Which is more than you can say for Jimmy’s professional life. For him, recommitting to his vocation means radically altering his approach to therapy. Instead of gradually tapping into patients’ psychology through session after session of listening and reflection designed to lead them toward hard-earned self-knowledge, he starts telling them what he really thinks. “Grace, your husband is emotionally abusive,” he tells a patient played by SNL’s Heidi Gardner. “Leave him or I’m done being your therapist.” It shouldn’t take much training to see that this is a terrible ultimatum for male shrink to issue to a woman he believes is being abused by her husband.
It’s not that the show is trying to portray Jimmy as a brilliant maverick therapist. Some of his unconventional prescriptions turn out quite badly. But it does want us to take seriously what comes across as a patently ridiculous experiment in boundary busting. After inadvertently getting a patient named Sean (Luke Tennie) kicked out of his parents’ home, Jimmy moves the young veteran with aggression issues into his pool house. This enmeshing of lives that professional boundaries would normally keep separate sets the tone for the season. Jimmy’s closest colleague, Gaby (Jessica Williams), and boss, Paul (Harrison Ford)—whose pro-boundary position is framed as having caused huge problems in his own personal relationships—get drawn into his chaotic existence. Liz bonds with Gaby. Alice confides in Paul and crushes on Sean. Jimmy’s estranged best friend, Brian (Michael Urie), comes back into the picture.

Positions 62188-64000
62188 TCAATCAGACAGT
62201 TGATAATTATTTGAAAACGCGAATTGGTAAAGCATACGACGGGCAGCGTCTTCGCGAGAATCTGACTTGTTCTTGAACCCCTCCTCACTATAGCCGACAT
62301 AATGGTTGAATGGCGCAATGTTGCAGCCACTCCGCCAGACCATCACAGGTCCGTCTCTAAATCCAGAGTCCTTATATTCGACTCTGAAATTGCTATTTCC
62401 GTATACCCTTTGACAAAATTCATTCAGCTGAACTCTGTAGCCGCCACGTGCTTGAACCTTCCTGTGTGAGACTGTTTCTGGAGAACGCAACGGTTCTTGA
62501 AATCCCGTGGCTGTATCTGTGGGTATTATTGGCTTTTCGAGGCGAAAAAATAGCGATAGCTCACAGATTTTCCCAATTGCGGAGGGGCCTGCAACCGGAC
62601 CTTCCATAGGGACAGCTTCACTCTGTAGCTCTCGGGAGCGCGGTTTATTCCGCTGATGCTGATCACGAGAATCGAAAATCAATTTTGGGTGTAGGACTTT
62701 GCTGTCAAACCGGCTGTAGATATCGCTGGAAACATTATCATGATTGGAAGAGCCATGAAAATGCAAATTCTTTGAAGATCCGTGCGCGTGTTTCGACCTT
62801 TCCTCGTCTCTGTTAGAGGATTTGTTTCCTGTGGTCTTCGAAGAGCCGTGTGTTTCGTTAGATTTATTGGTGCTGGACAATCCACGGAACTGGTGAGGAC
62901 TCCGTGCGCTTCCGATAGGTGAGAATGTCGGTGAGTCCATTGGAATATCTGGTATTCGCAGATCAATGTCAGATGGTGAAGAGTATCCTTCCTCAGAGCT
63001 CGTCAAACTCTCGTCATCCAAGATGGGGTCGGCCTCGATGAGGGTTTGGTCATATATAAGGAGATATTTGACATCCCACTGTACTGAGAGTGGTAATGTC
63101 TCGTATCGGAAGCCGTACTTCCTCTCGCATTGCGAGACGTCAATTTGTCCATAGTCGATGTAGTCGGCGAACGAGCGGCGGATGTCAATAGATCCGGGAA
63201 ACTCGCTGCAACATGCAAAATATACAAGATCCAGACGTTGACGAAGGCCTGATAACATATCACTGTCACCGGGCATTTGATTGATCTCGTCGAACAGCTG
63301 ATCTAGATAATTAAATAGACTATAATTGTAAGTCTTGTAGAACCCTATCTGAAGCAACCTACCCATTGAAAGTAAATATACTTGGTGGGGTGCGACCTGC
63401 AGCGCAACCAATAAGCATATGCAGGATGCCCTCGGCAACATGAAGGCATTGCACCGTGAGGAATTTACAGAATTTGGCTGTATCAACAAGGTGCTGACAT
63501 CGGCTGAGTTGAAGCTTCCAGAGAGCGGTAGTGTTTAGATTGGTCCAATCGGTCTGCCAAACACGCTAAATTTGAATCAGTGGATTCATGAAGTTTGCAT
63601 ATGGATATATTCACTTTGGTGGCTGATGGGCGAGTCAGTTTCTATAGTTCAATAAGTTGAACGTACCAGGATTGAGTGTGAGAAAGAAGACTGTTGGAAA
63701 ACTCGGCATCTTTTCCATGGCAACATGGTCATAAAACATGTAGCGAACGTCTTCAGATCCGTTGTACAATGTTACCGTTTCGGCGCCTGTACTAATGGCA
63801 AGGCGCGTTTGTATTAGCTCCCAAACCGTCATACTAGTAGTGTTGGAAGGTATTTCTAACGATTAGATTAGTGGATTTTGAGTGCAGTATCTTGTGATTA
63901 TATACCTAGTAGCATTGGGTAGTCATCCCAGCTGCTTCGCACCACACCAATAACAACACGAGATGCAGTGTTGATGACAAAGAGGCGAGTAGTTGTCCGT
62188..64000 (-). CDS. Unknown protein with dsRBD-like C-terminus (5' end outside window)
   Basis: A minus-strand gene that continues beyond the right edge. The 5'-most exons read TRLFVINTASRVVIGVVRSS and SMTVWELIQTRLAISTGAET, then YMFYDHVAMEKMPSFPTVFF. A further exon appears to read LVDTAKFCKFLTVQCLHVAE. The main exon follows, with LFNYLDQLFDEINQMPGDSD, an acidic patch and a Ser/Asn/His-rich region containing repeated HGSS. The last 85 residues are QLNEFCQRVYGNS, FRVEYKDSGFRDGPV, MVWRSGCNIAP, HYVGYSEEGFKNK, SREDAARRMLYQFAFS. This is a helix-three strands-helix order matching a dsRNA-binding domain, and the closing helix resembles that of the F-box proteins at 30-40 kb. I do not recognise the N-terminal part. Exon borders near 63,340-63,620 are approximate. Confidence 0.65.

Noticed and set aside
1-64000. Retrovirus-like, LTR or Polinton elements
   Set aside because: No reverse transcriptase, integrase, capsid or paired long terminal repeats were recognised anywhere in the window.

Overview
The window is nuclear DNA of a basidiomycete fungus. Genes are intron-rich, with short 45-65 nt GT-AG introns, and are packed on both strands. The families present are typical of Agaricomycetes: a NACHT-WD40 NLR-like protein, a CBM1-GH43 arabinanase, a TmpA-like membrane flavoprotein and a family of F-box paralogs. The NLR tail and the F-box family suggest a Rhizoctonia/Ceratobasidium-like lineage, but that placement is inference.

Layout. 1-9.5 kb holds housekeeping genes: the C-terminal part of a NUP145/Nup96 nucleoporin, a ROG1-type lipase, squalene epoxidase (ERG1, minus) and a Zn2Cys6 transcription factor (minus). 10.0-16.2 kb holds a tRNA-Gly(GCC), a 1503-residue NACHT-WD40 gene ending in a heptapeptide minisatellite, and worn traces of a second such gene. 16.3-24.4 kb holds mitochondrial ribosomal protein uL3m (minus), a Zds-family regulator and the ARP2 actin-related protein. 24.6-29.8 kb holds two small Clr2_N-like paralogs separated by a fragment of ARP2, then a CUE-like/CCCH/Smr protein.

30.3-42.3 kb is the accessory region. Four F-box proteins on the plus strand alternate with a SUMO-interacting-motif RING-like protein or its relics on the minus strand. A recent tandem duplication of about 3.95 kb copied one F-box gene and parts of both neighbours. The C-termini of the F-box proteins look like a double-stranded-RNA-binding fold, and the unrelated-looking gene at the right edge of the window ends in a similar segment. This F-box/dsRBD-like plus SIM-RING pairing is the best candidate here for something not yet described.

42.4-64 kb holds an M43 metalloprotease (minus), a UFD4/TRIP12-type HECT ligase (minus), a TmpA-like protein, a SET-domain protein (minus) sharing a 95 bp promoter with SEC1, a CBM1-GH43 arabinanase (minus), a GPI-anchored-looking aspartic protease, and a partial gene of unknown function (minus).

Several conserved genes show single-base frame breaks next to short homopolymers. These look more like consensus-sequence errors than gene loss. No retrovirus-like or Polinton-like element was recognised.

After several episodes of watching characters fight and overshare and shoot themselves in the feet, a sort of guiding ethos emerges: People are beautiful in their brokenness, so let’s all lean on each other and tolerate one another’s shortcomings and share our gorgeous, messy healing journeys with everyone we know. Although it’s certainly easy to mock, this radical form of acceptance isn’t without merits. But it’s also a bit of a narrative—not to mention a self-help—cliché, and one that doesn’t seem best applied to the profoundly destructive behavior of an antihero who should, by virtue of his profession, possess a modicum of self-control. Segel, Goldstein, and Lawrence try to frame Jimmy as relatably flawed. Instead, he comes off as a casual perpetrator of gross therapeutic malpractice whose negligence as the sole remaining parent to a girl suffering acutely from her own grief constitutes an ongoing emergency.